Janos Bacsanyi (May 11, 1763 - May 12, 1845) was a Hungarian poet.
He was born in Tapolca.
In 1785, he published his first work, a patriotic poem, "The Valour of the Magyars". In the same year he obtained a job as clerk in the treasury of Kosice (now Slovakia, at that time Hungary), and there, in conjunction with other two Hungarian patriots, edited the Magyar Museum, which was suppressed by the government in 1792.
In the following year he was deprived of his clerkship and in 1794, having taken part in the conspiracy of Bishop Martinovich, he was thrown into the state prison of the Spilberk, near Brno, Moravia, where he remained for two years.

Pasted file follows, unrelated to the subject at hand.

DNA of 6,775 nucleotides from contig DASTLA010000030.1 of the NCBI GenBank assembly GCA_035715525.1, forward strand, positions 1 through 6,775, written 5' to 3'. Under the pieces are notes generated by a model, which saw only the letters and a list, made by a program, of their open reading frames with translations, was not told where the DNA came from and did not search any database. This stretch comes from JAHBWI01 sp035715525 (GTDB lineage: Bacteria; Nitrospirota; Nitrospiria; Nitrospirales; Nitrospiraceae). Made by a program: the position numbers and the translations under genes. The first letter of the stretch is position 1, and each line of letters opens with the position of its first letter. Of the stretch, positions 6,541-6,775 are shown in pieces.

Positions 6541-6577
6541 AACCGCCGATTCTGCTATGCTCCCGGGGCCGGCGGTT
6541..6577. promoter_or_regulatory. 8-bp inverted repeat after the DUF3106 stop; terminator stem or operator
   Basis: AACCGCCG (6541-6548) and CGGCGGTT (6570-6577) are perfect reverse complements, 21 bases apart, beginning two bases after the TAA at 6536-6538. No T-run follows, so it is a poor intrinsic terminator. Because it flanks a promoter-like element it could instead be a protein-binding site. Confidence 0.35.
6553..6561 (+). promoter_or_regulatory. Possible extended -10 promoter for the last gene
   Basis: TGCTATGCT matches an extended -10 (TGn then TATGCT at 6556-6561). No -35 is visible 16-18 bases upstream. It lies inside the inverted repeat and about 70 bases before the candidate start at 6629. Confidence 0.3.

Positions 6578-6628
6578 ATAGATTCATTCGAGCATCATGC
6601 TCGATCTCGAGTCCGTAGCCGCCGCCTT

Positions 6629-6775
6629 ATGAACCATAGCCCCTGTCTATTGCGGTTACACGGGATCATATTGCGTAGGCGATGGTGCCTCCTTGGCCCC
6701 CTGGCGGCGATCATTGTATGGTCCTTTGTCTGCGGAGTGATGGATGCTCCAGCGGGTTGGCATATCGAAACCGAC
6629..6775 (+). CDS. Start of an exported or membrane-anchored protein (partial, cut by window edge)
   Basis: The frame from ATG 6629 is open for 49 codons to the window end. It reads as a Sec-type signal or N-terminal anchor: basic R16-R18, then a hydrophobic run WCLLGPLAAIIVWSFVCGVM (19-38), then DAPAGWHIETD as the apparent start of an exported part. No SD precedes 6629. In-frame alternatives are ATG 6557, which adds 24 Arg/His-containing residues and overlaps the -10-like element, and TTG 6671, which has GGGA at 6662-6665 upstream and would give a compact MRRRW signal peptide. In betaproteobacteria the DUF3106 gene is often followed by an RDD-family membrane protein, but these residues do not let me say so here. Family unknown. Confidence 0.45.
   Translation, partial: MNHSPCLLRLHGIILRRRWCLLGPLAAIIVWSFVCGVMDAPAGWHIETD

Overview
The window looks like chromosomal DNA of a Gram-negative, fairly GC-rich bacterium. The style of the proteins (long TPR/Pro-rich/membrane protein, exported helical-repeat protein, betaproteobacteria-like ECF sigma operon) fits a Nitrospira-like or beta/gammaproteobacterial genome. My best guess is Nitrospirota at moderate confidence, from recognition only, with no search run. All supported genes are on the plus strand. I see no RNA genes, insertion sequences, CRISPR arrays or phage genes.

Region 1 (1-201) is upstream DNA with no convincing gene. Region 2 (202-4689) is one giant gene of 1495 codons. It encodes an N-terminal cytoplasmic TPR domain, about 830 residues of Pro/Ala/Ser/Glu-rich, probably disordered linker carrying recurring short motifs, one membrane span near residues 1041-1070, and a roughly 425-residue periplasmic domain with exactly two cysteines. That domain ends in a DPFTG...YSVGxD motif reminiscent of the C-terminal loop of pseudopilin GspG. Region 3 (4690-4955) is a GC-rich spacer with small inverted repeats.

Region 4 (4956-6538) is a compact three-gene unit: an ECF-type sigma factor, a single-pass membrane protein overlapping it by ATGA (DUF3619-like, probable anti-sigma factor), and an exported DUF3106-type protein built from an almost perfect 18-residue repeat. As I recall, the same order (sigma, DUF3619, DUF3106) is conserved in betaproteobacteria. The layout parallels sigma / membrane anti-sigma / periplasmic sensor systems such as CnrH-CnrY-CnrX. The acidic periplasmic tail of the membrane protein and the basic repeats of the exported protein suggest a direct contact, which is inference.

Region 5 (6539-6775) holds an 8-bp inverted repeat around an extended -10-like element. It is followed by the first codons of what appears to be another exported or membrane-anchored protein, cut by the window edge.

After his release, he took a considerable share in the "Magyar Minerva", a literary review, and then proceeded to Vienna, where he obtained a post in the bank, and married. In 1809, he translated Napoleon's proclamation to the Hungarians, and, in consequence of this anti-Austrian act, had to take refuge in Paris.
After the fall of Napoleon he was given up to the Austrians, who allowed him to reside at Linz, on condition of never leaving that town. He published a collection of poems at Pest in 1827 and also edited the poetical works of Anyos and Faludi.